Wednesday, May 21, 2014

Upcycled Toy Horse into a Garden Sculpture

I saw this large toy horse at the thrift shop and instantly fell in love with it.  I just had to get it and do something with it. The mane and tail were typically matted. Red nail polish and other stains decorated it. 

It's such a large horse, about 22" tall and long.  Where to put it was how I came up with the idea... outside.  

I thought of removing the nail polish and stains, but plastic can melt. Painting the horse was necessary. 

There really is no salvaging matted synthetic successfully...

So I lathered it with plaster of paris. Mane and tail. I ran the substance completely through, squeezing and reapplying it. Then I formed the base where I wanted the mane to flow onto the body. 

After allowing the plaster to dry, I applied indoor/outdoor caulk. Like decorating a cake, but with a caulk gun, I made a flowing mane and tail. 

After placing the caulk where it appeared realistic ... or artistic :)
I smoothed out some of the unnatural areas of blobs. 

Then waited for it to dry. 

And waited. 

Until finally the next day, the caulk was dry. 

I spray painted a base coat of Krylon, a plastic adhering paint, in espresso color. My constant plaster application and formation did scour the body a bit too, so the shiny finish of original paint dulled making paint adhere easily.

Lightly spraying and getting into all of the grooves and crevices. 

Then a second coat a bit later. 

Finally for the finishing up, I used indoor/outdoor Rust-Oleum Oil Rubbed Bronze paint for a cast iron look. 

(I was NOT a paid advertiser or affiliate for this product.  It was a product choice of my own .) 

Now the pretty thing looks like a bronze statue!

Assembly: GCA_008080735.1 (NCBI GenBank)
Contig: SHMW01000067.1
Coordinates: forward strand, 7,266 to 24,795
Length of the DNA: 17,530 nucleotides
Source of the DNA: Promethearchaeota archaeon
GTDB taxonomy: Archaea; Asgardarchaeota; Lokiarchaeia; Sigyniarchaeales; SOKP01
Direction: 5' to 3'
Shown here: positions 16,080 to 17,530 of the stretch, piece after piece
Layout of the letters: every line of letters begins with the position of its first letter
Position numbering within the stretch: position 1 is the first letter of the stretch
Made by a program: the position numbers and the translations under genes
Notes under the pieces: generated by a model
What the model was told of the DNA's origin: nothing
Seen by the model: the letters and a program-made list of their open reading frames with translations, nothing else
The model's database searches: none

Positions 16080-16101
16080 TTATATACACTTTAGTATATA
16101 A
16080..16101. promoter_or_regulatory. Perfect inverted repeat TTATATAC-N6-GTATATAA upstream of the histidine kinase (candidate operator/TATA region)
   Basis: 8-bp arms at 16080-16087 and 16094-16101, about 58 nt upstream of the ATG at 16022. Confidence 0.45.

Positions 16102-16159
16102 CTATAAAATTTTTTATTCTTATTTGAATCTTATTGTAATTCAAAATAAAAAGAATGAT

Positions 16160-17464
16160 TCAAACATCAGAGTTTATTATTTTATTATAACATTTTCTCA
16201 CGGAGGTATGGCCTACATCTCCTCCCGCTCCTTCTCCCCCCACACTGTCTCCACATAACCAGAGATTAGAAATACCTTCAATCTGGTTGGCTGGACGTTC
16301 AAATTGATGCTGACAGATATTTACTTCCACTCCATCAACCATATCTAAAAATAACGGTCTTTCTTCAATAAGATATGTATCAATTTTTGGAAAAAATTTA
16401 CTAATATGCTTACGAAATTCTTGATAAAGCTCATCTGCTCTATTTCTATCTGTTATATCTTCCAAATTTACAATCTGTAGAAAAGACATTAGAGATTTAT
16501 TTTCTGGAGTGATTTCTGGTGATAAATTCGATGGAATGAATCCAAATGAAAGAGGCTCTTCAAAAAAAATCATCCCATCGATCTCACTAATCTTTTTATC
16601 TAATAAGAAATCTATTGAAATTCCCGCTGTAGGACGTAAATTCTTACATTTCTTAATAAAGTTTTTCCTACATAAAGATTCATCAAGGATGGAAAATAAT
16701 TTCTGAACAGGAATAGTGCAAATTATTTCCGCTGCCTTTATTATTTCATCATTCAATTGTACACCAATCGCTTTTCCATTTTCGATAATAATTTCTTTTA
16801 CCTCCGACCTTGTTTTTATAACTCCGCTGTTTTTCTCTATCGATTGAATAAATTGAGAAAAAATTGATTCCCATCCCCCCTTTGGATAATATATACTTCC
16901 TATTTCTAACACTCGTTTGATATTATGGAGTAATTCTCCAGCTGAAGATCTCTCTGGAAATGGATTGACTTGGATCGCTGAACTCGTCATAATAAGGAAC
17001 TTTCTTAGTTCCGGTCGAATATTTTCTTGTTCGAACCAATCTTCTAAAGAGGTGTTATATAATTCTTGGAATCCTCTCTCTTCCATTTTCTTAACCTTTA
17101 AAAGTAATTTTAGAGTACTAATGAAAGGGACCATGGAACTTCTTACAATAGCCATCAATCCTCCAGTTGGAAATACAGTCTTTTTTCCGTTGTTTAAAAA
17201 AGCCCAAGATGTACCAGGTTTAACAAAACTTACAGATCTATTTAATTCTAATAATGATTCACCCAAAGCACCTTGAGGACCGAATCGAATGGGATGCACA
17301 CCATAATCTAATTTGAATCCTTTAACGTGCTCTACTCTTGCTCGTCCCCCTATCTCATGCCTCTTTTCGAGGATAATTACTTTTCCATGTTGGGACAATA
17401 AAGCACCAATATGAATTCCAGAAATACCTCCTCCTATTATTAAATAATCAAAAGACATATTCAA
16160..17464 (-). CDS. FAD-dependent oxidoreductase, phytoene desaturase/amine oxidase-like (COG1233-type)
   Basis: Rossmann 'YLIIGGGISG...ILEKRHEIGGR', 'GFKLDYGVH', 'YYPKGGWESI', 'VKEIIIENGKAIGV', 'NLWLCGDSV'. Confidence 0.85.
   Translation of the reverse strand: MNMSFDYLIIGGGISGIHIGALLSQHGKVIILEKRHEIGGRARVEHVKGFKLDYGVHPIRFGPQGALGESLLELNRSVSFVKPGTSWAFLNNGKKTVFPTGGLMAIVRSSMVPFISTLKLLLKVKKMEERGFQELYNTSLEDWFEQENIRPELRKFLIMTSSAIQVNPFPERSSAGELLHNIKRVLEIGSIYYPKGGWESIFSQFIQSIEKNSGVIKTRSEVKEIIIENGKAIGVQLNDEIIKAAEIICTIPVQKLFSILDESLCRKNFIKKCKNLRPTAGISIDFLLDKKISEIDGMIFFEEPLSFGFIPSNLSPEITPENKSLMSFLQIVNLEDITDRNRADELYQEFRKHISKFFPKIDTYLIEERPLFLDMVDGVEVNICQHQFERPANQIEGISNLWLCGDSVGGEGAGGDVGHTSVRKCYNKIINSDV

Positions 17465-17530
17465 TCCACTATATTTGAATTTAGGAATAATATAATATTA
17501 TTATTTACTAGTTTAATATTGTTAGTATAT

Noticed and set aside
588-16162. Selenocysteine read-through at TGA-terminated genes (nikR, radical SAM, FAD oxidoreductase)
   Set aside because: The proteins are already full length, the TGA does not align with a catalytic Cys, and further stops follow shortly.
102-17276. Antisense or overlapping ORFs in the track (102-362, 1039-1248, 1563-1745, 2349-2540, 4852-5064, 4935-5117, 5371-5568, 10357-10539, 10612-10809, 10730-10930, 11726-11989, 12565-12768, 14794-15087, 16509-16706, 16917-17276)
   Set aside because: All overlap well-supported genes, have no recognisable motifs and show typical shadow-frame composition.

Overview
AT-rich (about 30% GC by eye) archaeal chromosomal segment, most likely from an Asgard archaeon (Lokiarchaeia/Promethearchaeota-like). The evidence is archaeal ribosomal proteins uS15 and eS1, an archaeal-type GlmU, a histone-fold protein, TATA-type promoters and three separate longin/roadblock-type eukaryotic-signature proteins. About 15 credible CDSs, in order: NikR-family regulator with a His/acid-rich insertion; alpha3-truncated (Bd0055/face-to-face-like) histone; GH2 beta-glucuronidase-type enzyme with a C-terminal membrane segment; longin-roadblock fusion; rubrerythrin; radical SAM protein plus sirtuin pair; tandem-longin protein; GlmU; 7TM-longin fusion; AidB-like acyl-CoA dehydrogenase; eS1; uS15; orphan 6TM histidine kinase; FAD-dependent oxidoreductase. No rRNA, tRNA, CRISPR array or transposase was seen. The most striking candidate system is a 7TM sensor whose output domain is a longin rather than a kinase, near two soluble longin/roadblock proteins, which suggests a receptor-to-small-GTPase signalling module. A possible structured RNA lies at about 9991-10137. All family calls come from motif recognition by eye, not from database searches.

The toy horse is certainly a grown up now. "Thinking outside of the toy box"  ;) 

Who would have thought under this paint is a toy?  



Updated Brass Chandelier

 I finally found a brasstone chandelier at 
a thrift shop that was exactly what I was looking for. 

This is a medium sized chandelier with candlesticks. Perfect for turning into an antique fixture for our "country-ish" dining room.

After cleaning up the fixture, I applied a coat of flat black paint for a wrought iron look.

Then, a second coat. 

Both top and bottom spray painted.

I replaced the plastic "candlesticks" and
decided to decorate them.

I printed out two sheets of an antique letter. 

I cut the letter up to fit around the plastic tube "candles".  Then used a glue stick on the paper to apply them to the tubes.
I replaced the plastic tube candles and inserted clear flame bulbs.

I used a hook in the ceiling where the light fixture will be permanently, over the dining room table. 

Hardwiring to the existing recessed lighting and switches requires sheetrock cutting, wire feeding and connecting.  That will be put off for this weekend  when I have a helper to fish wires.  :)

I'll post the finale photos here next week~

In the meantime, I have a preview of a long awaited light fixture.  (sigh) Patience is a virtue.

The update: 

Connected to the dimmer switch on the recessed lighting in the room. 

low lighting...

full lighting